Headline student numbers have increased to new records following a short dip after to the 2012 reforms. There are however ongoing concerns about numbers outside this group where trends have not been so positive, including part-time undergraduates, some postgraduates students, overseas students from some countries, especially Nigeria and Malaysia, mature students and some disadvantaged groups. There is also considerable concern about the impact of the coronavirus pandemic and student numbers, particularly those from overseas and uncertainty about the impact of Brexit on EU student numbers.
The House of Commons Library has published a briefing paper on the level of funding for free childcare provision for 3 and 4-year-olds (CBP-8052), which is available to view here.
Business rate relief for childcare providers
Some Members have suggested that the Government might provide relief from business rates for childcare providers, and a petition to Parliament calling for such relief recently closed (6 October 2018) having attracted 10,915 signatures. The Government is due to respond to this in due course. Currently, there is no relief scheme specifically directed at nurseries in England. It is possible, however, that they would be able to claim other forms of relief:
- Charitable relief: where a property is occupied by a charity and wholly or mainly used for charitable purposes, it is entitled to 80% mandatory relief;
- Small business rate relief: properties with a rateable value of £12,000 or under receive 100% rate relief, whilst those with a rateable value between £12,000 and £15,000 receive tapered relief. Occupiers can only claim small business rate relief in respect of one property, and cannot claim if the total rateable value of their properties is £20,000 or more;
Two additional temporary sources of relief were introduced in the March 2017 Budget:
- A new £300 million fund has been made available to local authorities to enable them to apply discretionary relief to ‘hard cases’. This comprises £180 million in 2017-18, followed by £85 million, £35 million and £5 million in the ensuing years, as announced in the 2017 Budget. It is for billing authorities (district and unitary councils) to decide how to allocate discretionary relief under this scheme. Each billing authority is allocated a maximum sum that can be reimbursed by the Government.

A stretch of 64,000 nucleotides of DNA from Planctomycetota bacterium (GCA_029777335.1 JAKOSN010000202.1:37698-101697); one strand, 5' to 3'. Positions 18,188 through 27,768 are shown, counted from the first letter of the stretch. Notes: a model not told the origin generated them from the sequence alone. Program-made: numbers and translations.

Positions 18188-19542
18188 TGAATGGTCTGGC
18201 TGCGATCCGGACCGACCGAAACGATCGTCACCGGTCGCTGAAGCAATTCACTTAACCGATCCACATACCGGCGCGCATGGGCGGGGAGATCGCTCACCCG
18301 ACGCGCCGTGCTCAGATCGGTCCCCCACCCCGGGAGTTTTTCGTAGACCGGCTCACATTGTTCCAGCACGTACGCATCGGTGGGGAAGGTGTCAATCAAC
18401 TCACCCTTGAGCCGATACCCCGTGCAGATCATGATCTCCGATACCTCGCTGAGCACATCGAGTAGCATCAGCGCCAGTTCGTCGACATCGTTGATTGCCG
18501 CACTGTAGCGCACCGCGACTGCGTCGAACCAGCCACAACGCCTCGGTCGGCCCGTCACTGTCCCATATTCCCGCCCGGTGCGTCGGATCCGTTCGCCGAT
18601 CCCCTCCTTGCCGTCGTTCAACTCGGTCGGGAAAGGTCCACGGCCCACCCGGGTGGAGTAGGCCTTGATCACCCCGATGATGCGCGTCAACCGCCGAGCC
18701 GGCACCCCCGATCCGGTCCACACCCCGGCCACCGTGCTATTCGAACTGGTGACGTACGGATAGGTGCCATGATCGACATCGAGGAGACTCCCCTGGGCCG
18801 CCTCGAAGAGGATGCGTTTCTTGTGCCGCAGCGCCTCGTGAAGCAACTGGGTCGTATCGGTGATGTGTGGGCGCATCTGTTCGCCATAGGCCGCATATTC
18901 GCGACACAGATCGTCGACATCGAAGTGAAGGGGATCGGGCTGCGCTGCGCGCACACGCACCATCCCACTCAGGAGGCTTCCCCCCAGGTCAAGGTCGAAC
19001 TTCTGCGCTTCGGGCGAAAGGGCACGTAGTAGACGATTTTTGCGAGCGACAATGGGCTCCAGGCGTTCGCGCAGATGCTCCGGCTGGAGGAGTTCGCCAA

- Businesses that no longer receive small business rate relief or rural rate relief after the revaluation, but which did receive either relief before, will be subject to an additional limit on the amount by which their rate bills can rise. This is known as the ‘Supporting Small Businesses scheme’. Eligible businesses will see their business rates bills rise by a minimum of £50 per month, or 5% in 2017-18, whichever is the greater, until they reach their full liability. The minimum percentage will become 7.5% in 2018-19, 10% in 2019-20, and 15% in 2020-21 and 2021-22.
The Government’s most recent response to questions about the impact of business rates on childcare providers is that it has “commissioned new research to understand provider’s current costs.”
On 13 September 2017, Derek Mackay, the Scottish Finance Secretary, announced that day nurseries in Scotland would be exempt from paying business rates from April 2018. This followed a report into non-domestic business rates by the Barclay review groups, published in August 2017, which recommended 100 per cent business rate relief which, it estimated, would save the childcare sector in Scotland approximately £8 million annually.
On 27 September 2018, the Welsh Finance Secretary, Mark Drakeford announced that business rates will be scrapped for day nurseries in Wales. This followed calls from campaigners, including the NDNA (National Day Nurseries Association) Cymru, who claimed that it would aid the private sector to support the Welsh Government’s delivery of 30 hours funded childcare to working parents of three and four-year-olds. This will come into force from April 2019 and will be fully available across Wales by 2020, with a review of the policy scheduled in 2022.
Members may find the following further reading material to be of use when preparing for this debate.
Children & Young People Now, 8 October 2018
Nursery World, 1 October 2018
Nursery World, 30 September 2018
BBC News, 27 September 2018
Daynurseries.co.uk, 27 September 2018
Nursery World, 16 September 2018
Nursery World, 12 September 2018
BBC News, 4 September 2018
[Details of this survey carried out by the Pre-School Learning Alliance are available here]
National Day Nurseries Association, 20 June 2018
Federation of Small Businesses, 20 June 2018
Financial Times, 20 June 2018 [available to view via Parliamentary accounts]
Nursery World, 19 June 2018
The Conversation, 30 May 2018
BBC News, 15 February 2018
Nursery World, 5 February 2018
The Observer, 18 November 2017
Federation of Small Businesses report, Handle with Care: Challenges facing small childcare providers, 19 April 2018
National Day Nurseries Association, Nursery Survey England, June 2018
National Day Nurseries Association, Annual Nurseries Survey 2018, 20 June 2018
An Opposition Day Debate on social care was due to be held on Wednesday 21 October 2020. This has been replaced with a debate on the funding provision of free school meals over the school holidays until Easter 2021.
This Commons Library Briefing Paper discusses the new public sector exit payment cap that comes into force in November 2020. In particular, it considers how the cap could impact lower-income workers and the circumstances in which the cap can be relaxed.